Manchester Academic Slams IPCC “Smoke and Mirrors” Carbon Budget Claims

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From Watts Up With That?

Essay by Eric Worrall

March 2023’s synthesis report capped eight years of research. IISD/ENB/Anastasia Rodopoulou

According to University of Manchester professor Kevin Anderson, “IPCC science embeds colonial attitudes”.

IPCC’s conservative nature masks true scale of action needed to avert catastrophic climate change

Kevin Anderson
Professor of Energy and Climate Change, University of Manchester
Published: March 25, 2023 12.27am AEDT

The new report evokes a mild sense of urgency, calling on governments to mobilise finance to accelerate the uptake of green technology. But its conclusions are far removed from a direct interpretation of the IPCC’s own carbon budgets (the total amount of CO₂ scientists estimate can be put into the atmosphere for a given temperature rise).

The report claims that, to maintain a 50:50 chance of warming not exceeding 1.5°C above pre-industrial levels, CO₂ emissions must be cut to “net-zero” by the “early 2050s”. Yet, updating the IPCC’s estimate of the 1.5°C carbon budget, from 2020 to 2023, and then drawing a straight line down from today’s total emissions to the point where all carbon emissions must cease, and without exceeding this budget, gives a zero CO₂ date of 2040. 

Given it will take a few years to organise the necessary political structures and technical deployment, the date for eliminating all CO₂ emissions to remain within 1.5°C of warming comes closer still, to around the mid-2030s. This is a strikingly different level of urgency to that evoked by the IPCC’s “early 2050s”. Similar smoke and mirrors lie behind the “early 2070s” timeline the IPCC conjures for limiting global heating to 2°C.

IPCC science embeds colonial attitudes

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Reading Professor Anderson’s “explanation” for the graph at the top of the page, published on his own website, yields this gem;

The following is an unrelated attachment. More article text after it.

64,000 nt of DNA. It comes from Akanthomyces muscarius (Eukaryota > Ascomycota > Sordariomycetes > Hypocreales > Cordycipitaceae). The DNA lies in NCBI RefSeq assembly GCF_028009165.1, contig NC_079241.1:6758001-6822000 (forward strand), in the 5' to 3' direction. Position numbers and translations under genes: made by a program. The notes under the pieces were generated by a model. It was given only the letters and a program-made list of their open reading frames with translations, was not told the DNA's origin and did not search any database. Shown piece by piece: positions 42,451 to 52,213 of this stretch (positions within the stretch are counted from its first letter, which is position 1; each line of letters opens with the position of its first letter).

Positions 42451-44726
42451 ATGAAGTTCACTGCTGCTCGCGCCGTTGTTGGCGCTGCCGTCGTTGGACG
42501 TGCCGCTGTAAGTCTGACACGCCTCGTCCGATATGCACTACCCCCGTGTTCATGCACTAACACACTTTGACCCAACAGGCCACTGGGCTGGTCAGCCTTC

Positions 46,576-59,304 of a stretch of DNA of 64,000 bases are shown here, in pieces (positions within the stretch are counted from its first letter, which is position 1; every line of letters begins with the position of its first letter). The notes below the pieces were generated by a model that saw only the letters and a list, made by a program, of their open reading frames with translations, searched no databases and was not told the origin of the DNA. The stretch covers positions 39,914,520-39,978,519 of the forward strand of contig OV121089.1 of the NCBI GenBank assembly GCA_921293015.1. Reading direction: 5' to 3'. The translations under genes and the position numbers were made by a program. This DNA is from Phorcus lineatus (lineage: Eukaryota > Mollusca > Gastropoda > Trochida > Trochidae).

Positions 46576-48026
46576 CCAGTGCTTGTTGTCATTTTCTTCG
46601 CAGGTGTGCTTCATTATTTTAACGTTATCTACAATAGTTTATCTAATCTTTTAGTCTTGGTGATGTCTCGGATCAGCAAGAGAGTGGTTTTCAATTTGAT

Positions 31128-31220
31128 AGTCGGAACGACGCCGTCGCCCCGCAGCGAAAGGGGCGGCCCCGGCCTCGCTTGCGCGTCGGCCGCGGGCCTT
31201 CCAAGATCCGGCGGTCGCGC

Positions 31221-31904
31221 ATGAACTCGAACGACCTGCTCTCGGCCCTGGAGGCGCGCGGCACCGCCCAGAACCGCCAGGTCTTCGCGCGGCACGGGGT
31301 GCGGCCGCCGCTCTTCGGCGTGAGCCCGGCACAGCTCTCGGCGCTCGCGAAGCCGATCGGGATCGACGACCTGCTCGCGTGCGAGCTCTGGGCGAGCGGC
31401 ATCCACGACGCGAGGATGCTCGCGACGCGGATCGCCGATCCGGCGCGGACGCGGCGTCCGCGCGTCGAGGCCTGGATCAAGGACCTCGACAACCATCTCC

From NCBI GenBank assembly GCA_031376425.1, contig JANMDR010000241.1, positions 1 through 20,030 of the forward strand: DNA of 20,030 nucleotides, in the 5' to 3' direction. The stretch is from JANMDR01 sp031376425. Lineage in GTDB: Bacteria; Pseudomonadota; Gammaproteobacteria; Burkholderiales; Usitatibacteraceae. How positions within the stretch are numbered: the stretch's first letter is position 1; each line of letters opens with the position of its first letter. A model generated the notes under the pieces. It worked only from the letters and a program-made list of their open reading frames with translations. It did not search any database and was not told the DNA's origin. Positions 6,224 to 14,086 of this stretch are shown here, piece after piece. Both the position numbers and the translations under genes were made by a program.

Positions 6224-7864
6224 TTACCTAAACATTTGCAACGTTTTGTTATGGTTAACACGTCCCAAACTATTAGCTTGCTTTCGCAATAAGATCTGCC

… The mainstream media is also complicit in allowing spurious techno-optimism to go unchallenged in politics. Journalists barely pen a line when BP, Shell, Exxon, Equinor, Chevron, Total, Saudi Aramco, Suncor and PetroChina make grand promises to be net-zero (or near-zero in PetroChina’s case) by 2050. The least investigation would expose such claims for the rhetorical, greenwashing nonsense that they are, applying only to the operational emissions from fuel production and processing (known as Scope 1 and 2 emissions), with no responsibility taken for the colossal quantities of carbon released when their oil, gas or coal is actually transported and burned, the inevitable outcome for extracted fuels (Scope 3 emissions).

Once we see through this ‘drug pusher’s subterfuge’, it quickly becomes clear that governments and oil and gas majors are singing from the same hymn sheet. Quite who is the choirmaster is not immediately clear, the distinction being blurred by revolving doors between ministers and oil and gas executives. The net zero by ‘not-in-my-term-of-office’ dates proposed by governments from the USA to Saudi Arabia, the EU to Russia, and China to Canada, essentially mirror those of the oil and gas companies. Wealthy nations with significant oil and gas production are not looking to phase out existing supply in line with 1.5°C [see endnote 1]. Instead they are licensing new oil and gas developments, including in the Arctic. As the recent minister overseeing the UK’s climate strategy blithely proclaimed, “we will extract every ounce of oil and gas from the North Sea“. Such developments, were they to proceed, would lock in fossil fuel use and high emissions for decades to come. They would also effectively lock out any prospect of 1.5°C and 2°C and bequeath to our children the chaos and suffering of an unstable climate heading towards 3°C and beyond. …Read more:

What can I say? These people train and influence young minds.